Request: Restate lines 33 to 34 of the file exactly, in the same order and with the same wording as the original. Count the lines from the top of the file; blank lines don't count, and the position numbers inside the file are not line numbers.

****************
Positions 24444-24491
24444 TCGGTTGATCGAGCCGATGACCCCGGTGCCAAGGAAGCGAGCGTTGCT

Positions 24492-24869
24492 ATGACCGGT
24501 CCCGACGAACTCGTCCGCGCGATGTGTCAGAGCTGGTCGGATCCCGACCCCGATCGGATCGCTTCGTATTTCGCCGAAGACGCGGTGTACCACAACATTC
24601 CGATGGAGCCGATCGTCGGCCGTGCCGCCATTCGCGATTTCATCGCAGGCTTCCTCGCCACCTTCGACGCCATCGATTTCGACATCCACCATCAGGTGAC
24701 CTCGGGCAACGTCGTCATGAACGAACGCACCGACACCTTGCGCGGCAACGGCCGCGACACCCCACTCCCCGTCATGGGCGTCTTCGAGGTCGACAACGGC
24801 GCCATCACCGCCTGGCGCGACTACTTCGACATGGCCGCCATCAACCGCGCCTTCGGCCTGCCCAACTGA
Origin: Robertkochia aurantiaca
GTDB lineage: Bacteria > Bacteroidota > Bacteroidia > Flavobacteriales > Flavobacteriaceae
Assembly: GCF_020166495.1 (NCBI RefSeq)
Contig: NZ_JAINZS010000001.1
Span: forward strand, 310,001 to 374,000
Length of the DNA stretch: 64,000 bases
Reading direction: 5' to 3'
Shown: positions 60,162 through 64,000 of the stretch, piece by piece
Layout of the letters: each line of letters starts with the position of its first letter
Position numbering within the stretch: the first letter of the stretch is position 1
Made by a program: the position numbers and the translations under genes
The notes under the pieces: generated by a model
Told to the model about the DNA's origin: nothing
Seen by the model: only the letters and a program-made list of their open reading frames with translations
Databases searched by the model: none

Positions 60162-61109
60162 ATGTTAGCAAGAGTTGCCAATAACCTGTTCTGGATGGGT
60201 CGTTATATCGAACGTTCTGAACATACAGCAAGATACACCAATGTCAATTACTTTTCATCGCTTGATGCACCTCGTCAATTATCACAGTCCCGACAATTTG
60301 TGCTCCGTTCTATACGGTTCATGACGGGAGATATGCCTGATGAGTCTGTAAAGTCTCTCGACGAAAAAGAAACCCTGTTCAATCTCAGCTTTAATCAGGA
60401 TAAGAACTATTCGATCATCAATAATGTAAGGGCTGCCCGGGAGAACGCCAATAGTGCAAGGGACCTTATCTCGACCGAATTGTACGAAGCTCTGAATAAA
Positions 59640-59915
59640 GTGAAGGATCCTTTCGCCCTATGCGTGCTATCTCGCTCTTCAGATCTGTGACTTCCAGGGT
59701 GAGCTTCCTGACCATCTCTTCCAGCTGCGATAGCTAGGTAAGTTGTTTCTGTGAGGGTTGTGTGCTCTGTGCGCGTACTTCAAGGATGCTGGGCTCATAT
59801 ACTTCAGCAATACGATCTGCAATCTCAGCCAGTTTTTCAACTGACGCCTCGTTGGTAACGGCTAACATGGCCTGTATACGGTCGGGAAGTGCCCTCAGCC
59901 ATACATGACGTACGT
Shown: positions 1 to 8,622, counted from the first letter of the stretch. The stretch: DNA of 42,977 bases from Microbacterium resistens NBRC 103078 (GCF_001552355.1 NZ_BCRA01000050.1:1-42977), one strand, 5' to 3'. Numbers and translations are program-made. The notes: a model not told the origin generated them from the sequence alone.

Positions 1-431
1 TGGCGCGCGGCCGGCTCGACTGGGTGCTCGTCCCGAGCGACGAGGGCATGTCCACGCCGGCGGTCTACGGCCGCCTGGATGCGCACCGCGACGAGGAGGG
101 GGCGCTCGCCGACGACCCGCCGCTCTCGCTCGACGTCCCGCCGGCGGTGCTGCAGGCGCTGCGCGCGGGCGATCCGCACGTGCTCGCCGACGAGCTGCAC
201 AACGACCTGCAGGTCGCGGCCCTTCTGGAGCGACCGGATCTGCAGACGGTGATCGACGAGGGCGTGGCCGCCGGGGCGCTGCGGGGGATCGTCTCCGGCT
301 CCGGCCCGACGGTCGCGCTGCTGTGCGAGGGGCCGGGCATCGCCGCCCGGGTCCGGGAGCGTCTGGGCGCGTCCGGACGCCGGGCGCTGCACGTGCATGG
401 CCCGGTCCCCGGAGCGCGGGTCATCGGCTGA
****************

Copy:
59901 ATACATGACGTACGT
Shown: positions 1 to 8,622, counted from the first letter of the stretch. The stretch: DNA of 42,977 bases from Microbacterium resistens NBRC 103078 (GCF_001552355.1 NZ_BCRA01000050.1:1-42977), one strand, 5' to 3'. Numbers and translations are program-made. The notes: a model not told the origin generated them from the sequence alone.